For the Art Lovers

Publié par Sophie & Nelly

PiCASSO's private paintings at the Museum of Contemporary Art (FHEL) Landerneau – 2nd part



I think I would like to be someone’s Jacqueline. Though… Did Pablo Picasso consider his wife only under the prism of artistic creation, that is to say, selfishly? In the first year of their relationship, he painted no less than 160 portraits of his muse, one painting every 2 to 3 days. Art and Love blending together. Is it rewarding or degrading to become an object of desire and obsession? I wouldn’t know… But only existing through someone else’s gaze has never been good for self-esteem.


Jacqueline, a profile from all angles



Jacqueline is Picasso’s last wife and muse. She is 26 and he 72 when they meet. 20 years of life together until the artist’s death in 1972.


Pablo & Jacqueline


He courts her by drawing a dove in chalk on her house and offering her a rose a day until she accepts to date him six months later. (Fortunately Jacqueline saw romance in the process ...) All these efforts for the young parisian, while he is still married with Olga Khokhlova and at the same time in a relationship with Françoise Gilot. Olga Khokhlova will die (of cancer and grief?) 2 years later. As for Françoise, she will bare her claws when the time comes to share her ex-lover legacy.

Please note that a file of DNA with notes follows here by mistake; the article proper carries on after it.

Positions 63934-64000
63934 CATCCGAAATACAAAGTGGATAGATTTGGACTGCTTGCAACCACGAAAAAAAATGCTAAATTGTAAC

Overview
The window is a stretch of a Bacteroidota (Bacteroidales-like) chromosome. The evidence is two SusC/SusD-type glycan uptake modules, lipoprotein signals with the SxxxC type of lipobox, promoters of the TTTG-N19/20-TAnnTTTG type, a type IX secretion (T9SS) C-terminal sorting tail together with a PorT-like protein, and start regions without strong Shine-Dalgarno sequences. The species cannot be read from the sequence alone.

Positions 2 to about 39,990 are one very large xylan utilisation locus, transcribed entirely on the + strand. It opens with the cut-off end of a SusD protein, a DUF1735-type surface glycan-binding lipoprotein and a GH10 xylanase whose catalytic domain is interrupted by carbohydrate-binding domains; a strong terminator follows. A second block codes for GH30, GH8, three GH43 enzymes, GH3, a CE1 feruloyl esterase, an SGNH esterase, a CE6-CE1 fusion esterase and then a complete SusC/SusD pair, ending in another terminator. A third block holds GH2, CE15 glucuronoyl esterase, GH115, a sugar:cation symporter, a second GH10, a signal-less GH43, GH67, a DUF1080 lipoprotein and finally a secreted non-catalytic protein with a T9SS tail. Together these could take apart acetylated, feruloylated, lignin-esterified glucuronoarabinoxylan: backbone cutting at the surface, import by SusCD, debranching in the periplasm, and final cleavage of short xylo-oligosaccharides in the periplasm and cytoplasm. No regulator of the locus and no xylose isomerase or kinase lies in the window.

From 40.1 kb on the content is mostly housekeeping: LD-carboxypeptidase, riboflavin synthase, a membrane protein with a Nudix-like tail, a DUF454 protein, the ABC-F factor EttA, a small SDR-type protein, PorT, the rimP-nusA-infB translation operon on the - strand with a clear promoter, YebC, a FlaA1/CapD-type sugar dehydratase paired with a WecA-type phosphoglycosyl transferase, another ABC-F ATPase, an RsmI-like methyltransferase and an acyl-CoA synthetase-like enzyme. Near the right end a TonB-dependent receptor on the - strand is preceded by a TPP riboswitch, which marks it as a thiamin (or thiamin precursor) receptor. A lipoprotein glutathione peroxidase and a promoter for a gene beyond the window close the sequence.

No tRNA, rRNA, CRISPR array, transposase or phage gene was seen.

Sweet complicity


In the first portraits of Jacqueline, Pablo forces the features of her face, exaggerates her Greek nose, draws immense black eyes, thick eyebrows. Jacqueline's dignity and strength of character are reflected in Picasso's "caricatured" brush strokes. At that time, the artist is inspired by paintings of the past - sometimes with humor, irony, even insubordination – for examples, by Delacroix (Women of Algiers in 1954), Velasquez (Les Menines in 1957), Manet (Le Déjeuner sur l’herbe in 1960-61), etc. "A way for him to confront his pictorial language with the great masterpieces of painting, to renew the genre of the quotation and to verify his power as a painter."


Le Déjeuner sur l’herbe en 1960-61


Picasso dies in 1973, at the age of 92. 13 years later, Jacqueline, suffering from alcoholism since the death of her "Monseigneur" as she used to call him while kissing his hands, commits suicide in a great moment of dispair and loneliness. She was 59 years old.


Although there are more portraits of Jacqueline than any other Picasso’s muses, one does not know much about this discreet and caring woman. There are very few writings about her, about the kind of relationship she had with her famous husband, about the intrigues (real or supposed) that she would have imagined so that Picasso's legacy would not reach his illegitimate children (he had with Françoise Gilot... Scraaaaaatch! *Swipe of claw*).


What emerges from the "Jacqueline period" (unlike any previous periods), is Picasso’ sense of humor, tenderness within the couple, and also a growing need for security (serenity?) in nearing death. Picasso adored the "exotic" nature of his muse and her way of sitting down with her legs crossed and her knees raised against her chest. Many paintings depict her in a rocking chair, with a smiling face, a knowing gaze, sometimes asleep. Picasso also uses a new palette of colors - darker - with ocher, deep greens and black ... Which does not divert from the general impression of life and joy.